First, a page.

31-year-old Zac Vawter lost his leg in a motorcycle accident back in 2009 and wasn't quite satisfied with the responsiveness of his prosthetic (he refers to it as his "dumb" leg). So Vawter, a software engineer from Washington state, signed up to be a research subject for a promising new leg that is controlled by thought.
The Rehabilitation Institute of Chicago's Center for Bionic Medicine is behind this exciting concept (and the team has helped develop thought-controlled prosthetic arms, too). And Vawter has agreed to debut it in a very unique way — by climbing 103 flights of stairs to the top of Chicago's Willis Tower.
2,700 people are expected to participate alongside Vawter this Sunday as part of the event, dubbed "SkyRise Chicago". It will help raise money for the rehabilitation institute and Vawter has spent hours in training. The research team recently placed 11 electrodes on his thigh so that information could be sent to the microcomputer on the prosthetic leg. Now Vawter can think, "Climb stairs," and, incredibly, his body and the leg work fluidly together to do what is needed.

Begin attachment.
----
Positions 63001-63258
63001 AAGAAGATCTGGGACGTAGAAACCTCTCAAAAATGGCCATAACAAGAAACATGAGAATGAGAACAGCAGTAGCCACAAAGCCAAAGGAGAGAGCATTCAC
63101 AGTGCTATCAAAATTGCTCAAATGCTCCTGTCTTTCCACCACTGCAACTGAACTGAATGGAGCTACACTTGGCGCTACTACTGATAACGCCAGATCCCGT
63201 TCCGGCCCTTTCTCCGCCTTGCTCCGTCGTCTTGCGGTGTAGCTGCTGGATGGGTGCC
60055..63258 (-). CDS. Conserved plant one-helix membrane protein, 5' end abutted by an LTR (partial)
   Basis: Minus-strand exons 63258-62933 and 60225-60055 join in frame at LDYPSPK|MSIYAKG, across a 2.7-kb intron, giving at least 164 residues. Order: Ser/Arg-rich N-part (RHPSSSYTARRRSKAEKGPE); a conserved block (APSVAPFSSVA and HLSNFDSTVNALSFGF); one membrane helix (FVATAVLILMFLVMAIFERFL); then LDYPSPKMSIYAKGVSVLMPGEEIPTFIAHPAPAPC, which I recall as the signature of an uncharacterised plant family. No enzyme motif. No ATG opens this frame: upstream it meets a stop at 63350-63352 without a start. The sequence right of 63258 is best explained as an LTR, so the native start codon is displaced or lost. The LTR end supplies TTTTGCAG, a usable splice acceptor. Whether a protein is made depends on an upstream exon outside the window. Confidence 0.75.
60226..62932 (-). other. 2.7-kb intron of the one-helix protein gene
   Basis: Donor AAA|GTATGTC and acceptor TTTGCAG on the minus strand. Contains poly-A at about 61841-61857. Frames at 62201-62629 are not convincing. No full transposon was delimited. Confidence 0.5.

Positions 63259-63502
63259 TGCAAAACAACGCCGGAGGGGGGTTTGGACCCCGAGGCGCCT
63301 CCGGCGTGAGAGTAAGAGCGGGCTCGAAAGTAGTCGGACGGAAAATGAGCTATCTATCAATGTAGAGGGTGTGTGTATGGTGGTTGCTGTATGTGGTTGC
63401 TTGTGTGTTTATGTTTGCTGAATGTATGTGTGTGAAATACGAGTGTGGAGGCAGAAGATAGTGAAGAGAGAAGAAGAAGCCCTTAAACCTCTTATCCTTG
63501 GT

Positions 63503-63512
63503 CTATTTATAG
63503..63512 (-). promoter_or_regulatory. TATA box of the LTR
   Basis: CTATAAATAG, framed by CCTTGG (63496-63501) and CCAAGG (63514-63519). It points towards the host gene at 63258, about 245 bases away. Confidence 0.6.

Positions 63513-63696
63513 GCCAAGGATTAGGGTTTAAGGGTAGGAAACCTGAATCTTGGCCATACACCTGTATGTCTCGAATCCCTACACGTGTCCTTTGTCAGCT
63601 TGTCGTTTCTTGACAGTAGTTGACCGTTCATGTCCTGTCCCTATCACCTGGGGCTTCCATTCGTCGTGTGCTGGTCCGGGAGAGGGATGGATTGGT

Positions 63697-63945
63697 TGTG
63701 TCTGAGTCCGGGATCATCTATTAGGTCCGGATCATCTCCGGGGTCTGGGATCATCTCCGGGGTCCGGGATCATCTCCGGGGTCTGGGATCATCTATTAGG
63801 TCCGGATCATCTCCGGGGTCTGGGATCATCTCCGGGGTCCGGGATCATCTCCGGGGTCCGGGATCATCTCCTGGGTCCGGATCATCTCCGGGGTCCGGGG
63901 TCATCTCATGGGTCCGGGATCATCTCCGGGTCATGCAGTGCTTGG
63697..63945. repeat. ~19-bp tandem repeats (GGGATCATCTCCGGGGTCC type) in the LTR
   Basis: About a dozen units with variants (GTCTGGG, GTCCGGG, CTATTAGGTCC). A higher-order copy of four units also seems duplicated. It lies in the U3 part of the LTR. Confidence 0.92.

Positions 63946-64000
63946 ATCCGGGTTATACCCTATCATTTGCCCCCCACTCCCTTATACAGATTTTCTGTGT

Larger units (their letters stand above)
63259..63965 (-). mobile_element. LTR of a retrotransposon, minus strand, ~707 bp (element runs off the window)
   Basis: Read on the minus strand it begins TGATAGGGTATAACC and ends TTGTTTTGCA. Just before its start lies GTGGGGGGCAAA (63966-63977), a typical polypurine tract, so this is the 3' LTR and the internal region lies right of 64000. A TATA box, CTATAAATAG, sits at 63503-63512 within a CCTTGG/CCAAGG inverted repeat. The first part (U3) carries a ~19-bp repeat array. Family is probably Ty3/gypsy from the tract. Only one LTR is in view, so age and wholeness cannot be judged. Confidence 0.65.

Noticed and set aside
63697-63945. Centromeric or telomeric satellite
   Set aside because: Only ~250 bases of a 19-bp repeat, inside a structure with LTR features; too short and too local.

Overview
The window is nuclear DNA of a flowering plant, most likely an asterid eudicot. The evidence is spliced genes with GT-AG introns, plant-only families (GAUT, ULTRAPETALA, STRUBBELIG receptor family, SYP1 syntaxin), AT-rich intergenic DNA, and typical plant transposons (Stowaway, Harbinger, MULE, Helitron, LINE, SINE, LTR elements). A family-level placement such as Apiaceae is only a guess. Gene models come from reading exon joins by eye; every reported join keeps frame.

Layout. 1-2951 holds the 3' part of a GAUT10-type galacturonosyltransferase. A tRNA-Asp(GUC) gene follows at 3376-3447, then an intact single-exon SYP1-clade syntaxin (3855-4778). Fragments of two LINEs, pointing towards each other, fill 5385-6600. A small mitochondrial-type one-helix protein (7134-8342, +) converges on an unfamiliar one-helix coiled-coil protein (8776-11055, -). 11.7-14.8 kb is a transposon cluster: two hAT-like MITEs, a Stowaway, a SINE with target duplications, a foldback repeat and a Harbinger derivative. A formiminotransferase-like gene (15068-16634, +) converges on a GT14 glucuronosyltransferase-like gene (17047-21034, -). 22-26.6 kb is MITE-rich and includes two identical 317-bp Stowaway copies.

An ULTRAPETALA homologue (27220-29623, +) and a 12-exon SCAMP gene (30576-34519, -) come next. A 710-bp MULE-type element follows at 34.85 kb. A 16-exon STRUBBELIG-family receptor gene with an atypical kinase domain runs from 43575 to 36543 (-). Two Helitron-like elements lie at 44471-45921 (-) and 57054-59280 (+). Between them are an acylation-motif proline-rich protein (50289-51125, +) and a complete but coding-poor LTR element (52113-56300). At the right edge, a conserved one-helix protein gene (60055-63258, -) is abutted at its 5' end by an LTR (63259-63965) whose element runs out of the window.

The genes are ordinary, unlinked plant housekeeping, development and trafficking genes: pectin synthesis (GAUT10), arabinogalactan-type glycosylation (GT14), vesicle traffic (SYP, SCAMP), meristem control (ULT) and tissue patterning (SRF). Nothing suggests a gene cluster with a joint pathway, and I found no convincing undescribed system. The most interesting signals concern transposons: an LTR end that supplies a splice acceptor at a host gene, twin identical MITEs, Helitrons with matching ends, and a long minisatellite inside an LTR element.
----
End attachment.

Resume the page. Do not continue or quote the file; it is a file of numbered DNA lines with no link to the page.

Hopefully, the $8 million project, funded by the U.S. Department of Defense along with Vanderbilt University, the Massachusetts Institute of Technology, the University of Rhode Island and the University of New Brunswick will help make thought-controlled prosthetic legs widely available in the future.
Don't miss the gallery below of Vawter in Chicago getting fitted with the prosthetic and walking around the Willis Tower getting ready for the November 4th event.